RFR: 8255968: Confusing error message for inaccessible constructor
mcimadamore at openjdk.java.net
Mon Nov 23 15:45:57 UTC 2020
On Mon, 23 Nov 2020 15:22:26 GMT, Guoxiong Li <github.com+13688759+lgxbslgx at openjdk.org> wrote:
> Hi all,
> When using inaccessible constructor, compiler would output some confusing error message occasionally. These confusing error message is related to the constructor order. See [JDK-8255968](https://bugs.openjdk.java.net/browse/JDK-8255968) for more information.
> This patch solves this bug, regardless of the construction order, compiler can always output expected message.
> Thank you for taking the time to review.
> Best Regards.
While I somewhat sympathize with the problem you are trying to solve, note that, by doing this, the output of the compiler will regress in case where not _all_ the overload candidates are not accessible. E.g.
In this case I guess it's less clear as what "should" happen: does the user want to call the first, or second version of `m` ? Both cases are possible - e.g. the user might accidentally call the private version of some method (in which the compiler is right in pointing out that the callsite is wrong), or the user indeed might want to access the private method (in which case your patch to shift the focus onto the access error might seem more appropriate).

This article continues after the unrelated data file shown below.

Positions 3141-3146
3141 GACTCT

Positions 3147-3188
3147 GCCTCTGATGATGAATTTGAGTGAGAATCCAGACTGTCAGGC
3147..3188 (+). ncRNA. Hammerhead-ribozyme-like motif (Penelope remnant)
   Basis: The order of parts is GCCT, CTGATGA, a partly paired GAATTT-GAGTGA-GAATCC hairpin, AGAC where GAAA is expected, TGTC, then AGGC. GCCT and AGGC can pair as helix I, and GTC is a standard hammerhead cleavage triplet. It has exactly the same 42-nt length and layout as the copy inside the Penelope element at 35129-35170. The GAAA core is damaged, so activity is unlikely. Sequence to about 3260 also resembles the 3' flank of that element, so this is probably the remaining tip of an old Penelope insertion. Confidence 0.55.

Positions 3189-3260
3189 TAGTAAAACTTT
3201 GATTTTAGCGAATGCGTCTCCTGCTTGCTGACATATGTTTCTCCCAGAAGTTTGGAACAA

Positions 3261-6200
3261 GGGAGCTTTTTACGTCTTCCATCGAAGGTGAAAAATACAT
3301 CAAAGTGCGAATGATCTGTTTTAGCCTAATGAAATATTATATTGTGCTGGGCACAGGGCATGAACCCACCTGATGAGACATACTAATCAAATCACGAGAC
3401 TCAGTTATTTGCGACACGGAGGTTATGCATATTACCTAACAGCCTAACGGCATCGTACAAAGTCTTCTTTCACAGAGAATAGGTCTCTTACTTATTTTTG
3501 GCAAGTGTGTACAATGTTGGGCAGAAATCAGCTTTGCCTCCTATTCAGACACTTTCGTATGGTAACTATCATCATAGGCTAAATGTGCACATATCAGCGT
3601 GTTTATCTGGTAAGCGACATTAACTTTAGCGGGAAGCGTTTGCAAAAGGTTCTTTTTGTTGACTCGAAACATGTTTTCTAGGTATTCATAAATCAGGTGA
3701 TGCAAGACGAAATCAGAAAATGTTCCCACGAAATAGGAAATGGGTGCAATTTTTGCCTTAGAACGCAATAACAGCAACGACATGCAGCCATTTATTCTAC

I'm a bit skeptical that there exist a silver bullet for these kind of mixed cases. Technically speaking, from a JLS perspective, non-accessible methods should not even take place in overload resolution - so the current compiler behavior is cases where both accessible and inaccessible methods are present seems more appropriate.
In other words, if we really want to improve the status quo, we should detect cases where _all_ candidates are not accessible. Or, we should question whether javac's behavior of tagging inaccessible methods with the kind `WRONG_MTH`/`WRONG_MTHS` is correct in the first place.
It would be nice, I guess, if we could make the inaccessible error more powerful, so that we could keep adding inaccessble symbols as we go along, so that javac could display something like "cannot resolve symbol `m` - but some inaccessible symbols have been found <list>".
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